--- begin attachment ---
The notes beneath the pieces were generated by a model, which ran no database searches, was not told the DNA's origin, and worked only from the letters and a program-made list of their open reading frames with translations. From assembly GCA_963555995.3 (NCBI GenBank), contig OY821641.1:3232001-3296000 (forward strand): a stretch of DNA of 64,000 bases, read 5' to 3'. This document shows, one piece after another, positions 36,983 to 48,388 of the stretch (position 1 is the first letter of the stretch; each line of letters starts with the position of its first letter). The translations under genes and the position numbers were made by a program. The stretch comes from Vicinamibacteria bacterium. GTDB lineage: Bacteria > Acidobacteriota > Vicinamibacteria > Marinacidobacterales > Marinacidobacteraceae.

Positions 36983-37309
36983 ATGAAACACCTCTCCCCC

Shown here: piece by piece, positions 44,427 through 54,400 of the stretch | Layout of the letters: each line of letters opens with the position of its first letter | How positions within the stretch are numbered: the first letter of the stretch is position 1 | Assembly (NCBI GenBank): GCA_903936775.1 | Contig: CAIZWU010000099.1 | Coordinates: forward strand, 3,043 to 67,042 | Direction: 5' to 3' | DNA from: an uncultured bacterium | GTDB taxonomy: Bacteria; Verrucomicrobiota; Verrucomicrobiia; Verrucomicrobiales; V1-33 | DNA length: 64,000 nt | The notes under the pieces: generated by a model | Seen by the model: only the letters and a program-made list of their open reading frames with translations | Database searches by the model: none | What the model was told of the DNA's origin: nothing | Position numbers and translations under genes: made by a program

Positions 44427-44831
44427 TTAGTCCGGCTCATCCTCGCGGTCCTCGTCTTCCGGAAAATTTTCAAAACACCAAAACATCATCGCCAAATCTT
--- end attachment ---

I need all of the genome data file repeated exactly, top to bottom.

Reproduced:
The notes beneath the pieces were generated by a model, which ran no database searches, was not told the DNA's origin, and worked only from the letters and a program-made list of their open reading frames with translations. From assembly GCA_963555995.3 (NCBI GenBank), contig OY821641.1:3232001-3296000 (forward strand): a stretch of DNA of 64,000 bases, read 5' to 3'. This document shows, one piece after another, positions 36,983 to 48,388 of the stretch (position 1 is the first letter of the stretch; each line of letters starts with the position of its first letter). The translations under genes and the position numbers were made by a program. The stretch comes from Vicinamibacteria bacterium. GTDB lineage: Bacteria > Acidobacteriota > Vicinamibacteria > Marinacidobacterales > Marinacidobacteraceae.

Positions 36983-37309
36983 ATGAAACACCTCTCCCCC

Shown here: piece by piece, positions 44,427 through 54,400 of the stretch | Layout of the letters: each line of letters opens with the position of its first letter | How positions within the stretch are numbered: the first letter of the stretch is position 1 | Assembly (NCBI GenBank): GCA_903936775.1 | Contig: CAIZWU010000099.1 | Coordinates: forward strand, 3,043 to 67,042 | Direction: 5' to 3' | DNA from: an uncultured bacterium | GTDB taxonomy: Bacteria; Verrucomicrobiota; Verrucomicrobiia; Verrucomicrobiales; V1-33 | DNA length: 64,000 nt | The notes under the pieces: generated by a model | Seen by the model: only the letters and a program-made list of their open reading frames with translations | Database searches by the model: none | What the model was told of the DNA's origin: nothing | Position numbers and translations under genes: made by a program

Positions 44427-44831
44427 TTAGTCCGGCTCATCCTCGCGGTCCTCGTCTTCCGGAAAATTTTCAAAACACCAAAACATCATCGCCAAATCTT